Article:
To understand what happens inside the cylinder of an outboard motor running at 5500 rpm, BRP/Evinrude got some help from an unlikely source: software code originally written to understand the motion of air after an atomic bomb explosion.
The physics of fluid flow are applicable in both cases, says Rolf Reitz, a professor emeritus of mechanical engineering at the University of Wisconsin—Madison. In the 1970s, in response to the OPEC oil crisis, Reitz helped repurpose code written by the weapons group at Los Alamos National Laboratory for the auto industry.
The result became the basis for a package called KIVA that predicts and explains the highly complex events inside an engine’s cylinder, allowing designers to reach the “sweet spot” of high power, good fuel economy and low emissions.
The cylinder is a complex place, says Paul Westhoff, a mechanical engineer at BRP/Evinrude in Sturtevant, Wisconsin. Westhoff led the computational fluid dynamic modeling during the “blank sheet of paper” design for the combustion cylinders in Evinrude’s E-TEC G2 engines, introduced in 2014.
“Everything is moving fast in a very interactive system,” he says.
“Using computer modeling, we can do hundreds of runs and explore potentially high-benefit, high-risk paths. If we had to prototype them, we would run out of money.”
To take just a few critical variables, designers must balance the location, size and shape of the intake and exhaust ports; the shape of the piston and cylinder head; and the timing and direction of the fuel spray and the spark that ignites the explosion.
These factors combined affect how air enters the cylinder and mixes with the fuel spray, and how the burned gas exhausts after the explosion. Reaching one goal can compromise another, Westhoff explains. “You want to mix fuel and air throughout the cylinder, but don’t want fuel going out the exhaust port.”
Evinrude’s new engines, which range from 200 to 300 horsepower, are two-stroke, direct-injected engines, and represent the industry’s best combination of power, economy and low emissions, Westhoff says.
Because the theoretical mix of designs is essentially uncountable, the traditional method of engine design — reliant as it is on metal prototypes — is expensive, and every modification costs more money. Yet until recently, engine designers had few alternatives.
So when BRP/Evinrude, a venerable Wisconsin manufacturer with 700 employees that is now a division of BRP Inc., embarked on a total redesign of its flagship high-power outboards, it took an entirely different approach: designing in silico.
The process relied on KIVA, open-source software that has been under steady development at the UW–Madison Engine Research Center.
Reitz began working on software to describe furiously moving fluids for his Ph.D. work at Princeton University in the late 1970s. “The Department of Energy wanted to take the governing equations from Los Alamos research — the physics should be the same — and apply them to engines, and they were very successful,” Reitz says.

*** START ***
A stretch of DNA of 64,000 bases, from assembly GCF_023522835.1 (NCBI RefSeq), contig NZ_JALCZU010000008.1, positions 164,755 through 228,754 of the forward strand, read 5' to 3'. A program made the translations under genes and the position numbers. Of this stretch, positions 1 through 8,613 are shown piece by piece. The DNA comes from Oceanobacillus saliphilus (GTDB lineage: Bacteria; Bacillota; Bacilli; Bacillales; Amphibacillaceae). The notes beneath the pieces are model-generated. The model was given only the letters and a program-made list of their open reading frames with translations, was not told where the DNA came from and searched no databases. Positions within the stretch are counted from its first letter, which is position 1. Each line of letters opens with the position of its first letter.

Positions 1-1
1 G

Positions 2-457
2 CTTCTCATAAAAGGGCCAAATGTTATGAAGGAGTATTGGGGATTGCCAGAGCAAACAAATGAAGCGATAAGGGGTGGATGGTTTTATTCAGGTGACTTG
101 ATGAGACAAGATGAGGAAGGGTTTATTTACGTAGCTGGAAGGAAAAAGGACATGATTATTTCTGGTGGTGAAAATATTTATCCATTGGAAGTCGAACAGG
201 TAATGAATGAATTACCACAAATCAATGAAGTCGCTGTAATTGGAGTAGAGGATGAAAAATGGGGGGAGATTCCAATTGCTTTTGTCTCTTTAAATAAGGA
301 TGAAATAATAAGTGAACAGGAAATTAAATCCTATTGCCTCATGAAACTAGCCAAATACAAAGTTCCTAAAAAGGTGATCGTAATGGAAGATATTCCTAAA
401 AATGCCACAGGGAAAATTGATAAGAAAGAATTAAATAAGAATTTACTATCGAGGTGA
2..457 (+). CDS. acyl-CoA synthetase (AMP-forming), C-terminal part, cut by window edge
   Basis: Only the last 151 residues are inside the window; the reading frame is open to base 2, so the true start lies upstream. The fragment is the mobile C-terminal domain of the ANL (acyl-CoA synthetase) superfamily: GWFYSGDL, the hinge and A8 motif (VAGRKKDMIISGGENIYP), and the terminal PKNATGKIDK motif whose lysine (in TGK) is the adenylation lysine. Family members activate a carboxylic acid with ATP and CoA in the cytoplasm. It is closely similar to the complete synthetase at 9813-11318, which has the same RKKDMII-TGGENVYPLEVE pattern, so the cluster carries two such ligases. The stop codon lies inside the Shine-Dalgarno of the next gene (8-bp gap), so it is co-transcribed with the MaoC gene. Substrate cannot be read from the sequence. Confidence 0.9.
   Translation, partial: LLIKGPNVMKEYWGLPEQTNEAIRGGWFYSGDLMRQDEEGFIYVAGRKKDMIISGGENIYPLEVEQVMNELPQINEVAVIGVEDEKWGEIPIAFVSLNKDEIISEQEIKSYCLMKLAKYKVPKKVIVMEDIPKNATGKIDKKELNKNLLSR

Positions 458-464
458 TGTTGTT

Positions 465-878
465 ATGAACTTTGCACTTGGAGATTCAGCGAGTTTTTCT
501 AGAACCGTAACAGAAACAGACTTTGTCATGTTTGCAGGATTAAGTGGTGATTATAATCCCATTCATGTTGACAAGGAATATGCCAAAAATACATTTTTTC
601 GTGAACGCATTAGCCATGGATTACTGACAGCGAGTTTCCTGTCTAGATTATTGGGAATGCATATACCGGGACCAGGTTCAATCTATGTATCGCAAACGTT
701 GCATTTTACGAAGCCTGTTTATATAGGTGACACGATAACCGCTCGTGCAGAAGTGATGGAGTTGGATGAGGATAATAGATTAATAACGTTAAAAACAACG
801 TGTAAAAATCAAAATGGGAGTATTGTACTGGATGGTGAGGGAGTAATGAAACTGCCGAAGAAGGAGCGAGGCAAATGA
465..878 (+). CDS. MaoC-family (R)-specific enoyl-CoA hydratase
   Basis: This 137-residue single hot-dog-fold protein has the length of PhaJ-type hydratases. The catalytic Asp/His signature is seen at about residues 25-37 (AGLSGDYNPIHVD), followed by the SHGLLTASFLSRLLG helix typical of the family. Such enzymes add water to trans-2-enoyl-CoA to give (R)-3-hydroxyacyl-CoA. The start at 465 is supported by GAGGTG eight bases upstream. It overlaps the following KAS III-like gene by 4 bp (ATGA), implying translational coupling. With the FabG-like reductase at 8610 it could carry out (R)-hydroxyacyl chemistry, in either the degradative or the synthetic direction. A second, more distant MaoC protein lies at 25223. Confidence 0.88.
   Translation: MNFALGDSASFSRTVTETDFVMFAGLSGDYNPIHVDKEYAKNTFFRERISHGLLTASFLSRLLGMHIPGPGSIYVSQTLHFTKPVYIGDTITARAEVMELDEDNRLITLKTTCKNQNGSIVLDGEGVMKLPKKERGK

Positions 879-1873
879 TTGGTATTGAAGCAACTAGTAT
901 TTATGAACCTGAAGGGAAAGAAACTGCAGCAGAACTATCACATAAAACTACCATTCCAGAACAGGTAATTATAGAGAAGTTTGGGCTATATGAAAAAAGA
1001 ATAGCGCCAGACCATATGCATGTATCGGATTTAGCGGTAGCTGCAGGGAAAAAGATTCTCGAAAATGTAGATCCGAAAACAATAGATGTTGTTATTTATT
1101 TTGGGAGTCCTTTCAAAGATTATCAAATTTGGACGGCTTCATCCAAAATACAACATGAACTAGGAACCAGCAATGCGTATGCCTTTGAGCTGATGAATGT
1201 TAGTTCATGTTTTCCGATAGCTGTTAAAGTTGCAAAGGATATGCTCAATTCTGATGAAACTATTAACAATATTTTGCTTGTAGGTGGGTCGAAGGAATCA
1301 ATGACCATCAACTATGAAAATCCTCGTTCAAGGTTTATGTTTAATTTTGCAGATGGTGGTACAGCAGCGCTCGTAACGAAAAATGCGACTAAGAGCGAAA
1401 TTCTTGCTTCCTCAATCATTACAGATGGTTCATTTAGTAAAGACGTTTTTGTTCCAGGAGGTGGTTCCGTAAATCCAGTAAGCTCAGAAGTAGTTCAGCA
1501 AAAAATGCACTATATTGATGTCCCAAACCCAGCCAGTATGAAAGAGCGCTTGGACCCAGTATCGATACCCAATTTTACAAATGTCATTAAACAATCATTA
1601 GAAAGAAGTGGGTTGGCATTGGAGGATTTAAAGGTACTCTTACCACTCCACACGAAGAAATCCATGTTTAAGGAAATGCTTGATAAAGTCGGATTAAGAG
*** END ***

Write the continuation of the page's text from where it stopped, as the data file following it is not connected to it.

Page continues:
Eventually, the software principles and expertise developed at UW–Madison spread through the auto industry, and KIVA and related software from private companies has been put to work by Ford, Cummins, Caterpillar and many other big engine makers, Reitz says.
In his long career exploring the complex events inside engines, Reitz has also used KIVA to develop gasoline-diesel hybrid engines that offer some of the highest efficiency in the world.
Westhoff says Evinrude’s “blank sheet of paper” design process began where all the action starts: inside the cylinder. “We modeled fluid flow through the cylinder — the induction of air from the crankcase through the intake port into the cylinder, which displaces the residual exhaust from the previous cycle. It’s important to maximize the amount of trapped oxygen, because the more oxygen in the cylinder, the more power.”
The E-TEC G2 engines are Evinrude’s second generation two-cycles using fuel injection, but the first to be designed in silico. “Previous generations of direct injection engines were primarily adaptations of the fuel system from an existing carbureted engine,” Westhoff says. “With direct injection, you have the ability to manage the fuel flow that you don’t have with a carburetor. This is new technology.”
Do-overs are almost free with computer design, he adds. “Using computer modeling, we can do hundreds of runs and explore potentially high-benefit, high-risk paths. If we had to prototype them, we would run out of money.”
But that’s only true if the model is “smart enough” to emulate the real world of air, fuel and moving metal. And here, Reitz says, KIVA has benefited from the hallway full of test engines at the Engine Research Center that are used to confirm and improve the fluid-dynamics software.
The KIVA software doesn’t only evaluate designs; it also explains why they behave as they do, Westhoff adds. “An engine can be a black box, but this helps us understand the physics. If you look at the three-dimensional modeling results, they can make you think differently, and that leads to other ideas. The result is not your grandpa’s two-stroke.”
Author: David Tenenbaum